Chicken legs; roast, stew or fry them - they’ll always be succulent

Most of us never purchase the legs of the chicken. Have you realised how much cheaper they are?

Glazed Chicken Drumsticks with a Sweet and Sour Sauce, Bread and Salad. Photograph: iStock

Glazed Chicken Drumsticks with a Sweet and Sour Sauce, Bread and Salad. Photograph: iStock

 

Why is it that when most of us think of chicken, we think only of the breast meat and not those juicy legs and thighs that so often get left behind? Indeed, most of us never purchase the legs of the chicken. Have you realised how much cheaper they are? Most of us just don’t want them. We’re fixated on that lean breast meat that packs a good protein punch. I once met a man in the gym who told me he ate seven chicken breasts a day. He thought it was healthy.

I love chicken legs. Roasted, confited, stewed, fried: I don’t care how you serve them as long as they’re succulent. Have you ever marinaded them in yoghurt overnight with some salt, pepper and some spices, such as cumin or coriander? Grill them the next day for an amazing fresh flavour and serve with lots of cucumber, pickled perhaps, which is in season now.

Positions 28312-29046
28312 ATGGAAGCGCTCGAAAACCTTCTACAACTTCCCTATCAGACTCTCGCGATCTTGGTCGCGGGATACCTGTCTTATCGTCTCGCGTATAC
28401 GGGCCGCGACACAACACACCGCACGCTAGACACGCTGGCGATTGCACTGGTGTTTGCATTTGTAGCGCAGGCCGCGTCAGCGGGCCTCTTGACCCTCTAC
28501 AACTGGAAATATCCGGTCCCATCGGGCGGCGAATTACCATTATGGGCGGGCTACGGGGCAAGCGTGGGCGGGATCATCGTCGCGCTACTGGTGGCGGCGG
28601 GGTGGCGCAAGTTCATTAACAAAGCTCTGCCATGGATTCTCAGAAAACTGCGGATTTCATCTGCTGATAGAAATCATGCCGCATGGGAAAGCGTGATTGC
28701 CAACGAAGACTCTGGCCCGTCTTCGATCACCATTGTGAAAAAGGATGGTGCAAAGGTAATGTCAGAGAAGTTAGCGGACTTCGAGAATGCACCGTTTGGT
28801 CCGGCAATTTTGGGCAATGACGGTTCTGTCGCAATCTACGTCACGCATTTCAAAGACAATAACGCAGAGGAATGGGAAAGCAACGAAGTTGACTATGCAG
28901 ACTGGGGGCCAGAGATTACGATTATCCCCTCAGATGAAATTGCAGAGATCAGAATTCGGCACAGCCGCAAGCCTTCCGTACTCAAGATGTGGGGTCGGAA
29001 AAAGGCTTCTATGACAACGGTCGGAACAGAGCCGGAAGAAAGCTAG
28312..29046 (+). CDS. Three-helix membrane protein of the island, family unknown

Boning chicken legs is easy and great for barbecuing. I love to macerate mine in a little saffron, olive oil and smoked paprika (overnight again) and then pop them in the oven or barbecue. When a leg is boned it will cook a lot quicker, so keep an eye on them. As always, a temperature probe is a good thing to have to hand. Once your chicken comes to 72 degrees, take it off and let it rest for about five minutes before eating. 

Grilled chicken needs something to cut through it. Baby Gem lettuce is great this time of year, grilled or pan fried. Just half it, brush it with oil and then place under a hot grill until it begins to blacken. Finish with some additional oil and some acidity, such as vinegar or lemon juice, to bring it all together.

There are 19 billion chickens in the world, one billion of which go to KFC. Most of us rarely consider where our chicken comes from. Sourcing good local chicken has never been more important. Reach out and find your nearest chicken farmer and enjoy the succulent taste of this beautiful white meat.

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